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‘Let's whack it’ – Tom Pidcock on front and goes early in Tirreno-Adriatico sprint

Julian Alaphilppe jokingly thanked Tom Pidcock for leading out the Tirreno-Adriatico sprint in Giulianova, but the Yorkshireman was in no mood for wisecracks or a laugh after missing out on victory for stage 4.

Pidcock’s many talents mean he is targeting the overall classification at Tirreno-Adriatico, preparing for Milan-San Remo and the Ardennes Classics. But he always wants to win if he has a chance.

Pidcock was sat on Biniam Girmay’s Intermarché-Wanty lead-out man but when he faded and Jonas Abrahamsen (Uno-X Mobility) was still out front in the final kilometre, then the Ineos Grenadiers rider decided to go for it. A pack of sprinters surged past Pidcock at the end, leaving the Briton 15 positions behind stage winner Jonathan Milan (Lidl-Trek).

“I was stuck on the front, so I thought: ‘Why not? Let’s whack it!’” Pidcock told Cycling News beyond the finish line in Giulianova.  

“I’d have needed a pretty special day to win on that kind of finish but you have to give it a go. At least we got stuck in, we executed it well, so we can be happy about that. This is what we want – to race. We’re here to try to win every race we go to.”  

Pidcock was angry with himself for not trying a late attack on the rising stage 3 on Wednesday and didn’t want the same regrets on Thursday.  

“I’m in good shape and need to race,” he explained to Cycling News and Nieuwsblad before the stage.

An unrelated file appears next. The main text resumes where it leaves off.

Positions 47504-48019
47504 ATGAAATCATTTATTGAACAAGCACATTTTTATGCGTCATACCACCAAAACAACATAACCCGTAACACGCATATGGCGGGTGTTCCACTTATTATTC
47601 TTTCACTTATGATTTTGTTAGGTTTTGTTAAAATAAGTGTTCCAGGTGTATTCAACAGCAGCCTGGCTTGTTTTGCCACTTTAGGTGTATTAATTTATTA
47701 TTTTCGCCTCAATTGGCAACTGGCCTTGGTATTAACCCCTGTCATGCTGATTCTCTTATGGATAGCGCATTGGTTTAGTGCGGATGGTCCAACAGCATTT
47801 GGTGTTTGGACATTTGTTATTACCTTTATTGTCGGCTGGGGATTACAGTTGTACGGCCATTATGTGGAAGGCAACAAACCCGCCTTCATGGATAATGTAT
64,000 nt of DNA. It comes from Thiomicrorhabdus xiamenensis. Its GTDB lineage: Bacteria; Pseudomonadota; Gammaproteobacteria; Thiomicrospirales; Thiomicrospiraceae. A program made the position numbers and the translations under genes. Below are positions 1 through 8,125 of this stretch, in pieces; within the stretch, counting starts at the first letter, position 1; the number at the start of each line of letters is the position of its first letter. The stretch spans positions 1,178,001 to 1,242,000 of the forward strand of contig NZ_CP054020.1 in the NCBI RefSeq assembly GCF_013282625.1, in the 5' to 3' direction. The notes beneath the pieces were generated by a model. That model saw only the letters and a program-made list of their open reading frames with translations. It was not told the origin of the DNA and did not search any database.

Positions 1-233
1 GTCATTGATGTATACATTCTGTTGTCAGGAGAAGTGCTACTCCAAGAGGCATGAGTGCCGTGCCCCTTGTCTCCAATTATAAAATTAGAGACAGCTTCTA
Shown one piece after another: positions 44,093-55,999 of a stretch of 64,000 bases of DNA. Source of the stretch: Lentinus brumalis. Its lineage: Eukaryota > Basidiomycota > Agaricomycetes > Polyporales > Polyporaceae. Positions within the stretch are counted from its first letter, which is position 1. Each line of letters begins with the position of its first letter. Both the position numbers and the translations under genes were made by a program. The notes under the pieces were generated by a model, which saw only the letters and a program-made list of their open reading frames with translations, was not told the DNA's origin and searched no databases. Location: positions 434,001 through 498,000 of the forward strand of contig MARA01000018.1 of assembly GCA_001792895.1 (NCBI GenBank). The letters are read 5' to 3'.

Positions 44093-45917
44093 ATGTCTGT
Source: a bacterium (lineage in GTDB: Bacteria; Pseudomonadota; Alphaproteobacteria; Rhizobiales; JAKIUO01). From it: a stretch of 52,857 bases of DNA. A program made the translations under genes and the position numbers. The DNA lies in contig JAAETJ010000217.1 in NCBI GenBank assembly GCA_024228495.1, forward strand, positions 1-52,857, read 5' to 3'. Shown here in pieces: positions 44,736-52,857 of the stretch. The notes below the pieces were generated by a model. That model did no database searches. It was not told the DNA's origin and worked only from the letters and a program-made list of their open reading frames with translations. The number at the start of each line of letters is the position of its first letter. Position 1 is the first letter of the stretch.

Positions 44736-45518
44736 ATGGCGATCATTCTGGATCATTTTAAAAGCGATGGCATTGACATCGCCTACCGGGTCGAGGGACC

“On Wednesday I felt really good and should have attacked but I didn’t move up and then regretted not doing anything else. Eighth was pointless.”    

While the sprinters will look for the gruppetto during the next two mountain stages in Italy’s central Apennines, Pidcock will race on, convinced he can do well in the general classification.

He lost 33 seconds to Juan Ayuso (UAE Team Emirates) in the opening time trial but is only 15 seconds down on Jonas Vingegaard (Visma-Lease a Bike), who is expected to attack on Friday’s 144km stage to Valle Castellana and later on Saturday’s mountain finish on Monte Petrano.

“They’re super hard stages but I’m looking forward to seeing where I end up in GC,” Pidcock said. “The next few days are going to be pretty hard but I’ve definitely got good shape, I know that.”  

Pidcock is a rare cycling talent. He has proven Classics ability but can also ‘ride GC’ in stage races and is a potential Grand Tour rider for the years to come.

His multiple talents can be contrasting but he doesn’t want it any other way.

“Look how Strade Bianche went, it was actually a very GC rider style of race. It’s full gas all day and very attritional, as modern racing is going,” he suggested.  

Of course, it is difficult when you have guys like Tadej Pogačar (UAE Team Emirates) or others like him. They take control of the race and strangle it.

“You need to be brave to do anything else other than wait and let them do it. We’ve got to not be afraid of failing.”

Pidcock will adopt the same racing philosophy in the summer and perhaps in the Classics. He will ride the Tour de France to test his GC skills before defending his mountain bike gold medal in Paris. He may even ride the road race as well.

He likes a challenge.

“The mountain bike race at the Paris Olympics is still a big goal of the year,” he confirmed despite reservations on the course. “Is it possible? Probably yes, is it ideal? Probably not.”

Pidcock opted to focus on the Ardennes Classics this spring but he now appears tempted to ride some of the cobbled Classics in another combination of talent and ambition.  

Pidcock is scheduled to ride Itzulia Basque Country, which starts on Monday, April 1, to prepare for the Ardennes Classics. However, asked what he planned to do on Sunday, March 31, the day of the Tour of Flanders, Pidcock said: “Maybe racing”.

We shouldn’t be surprised to see Pidcock target the Tour of Flanders.  

SOURCE: CyclingNews   (go to source)
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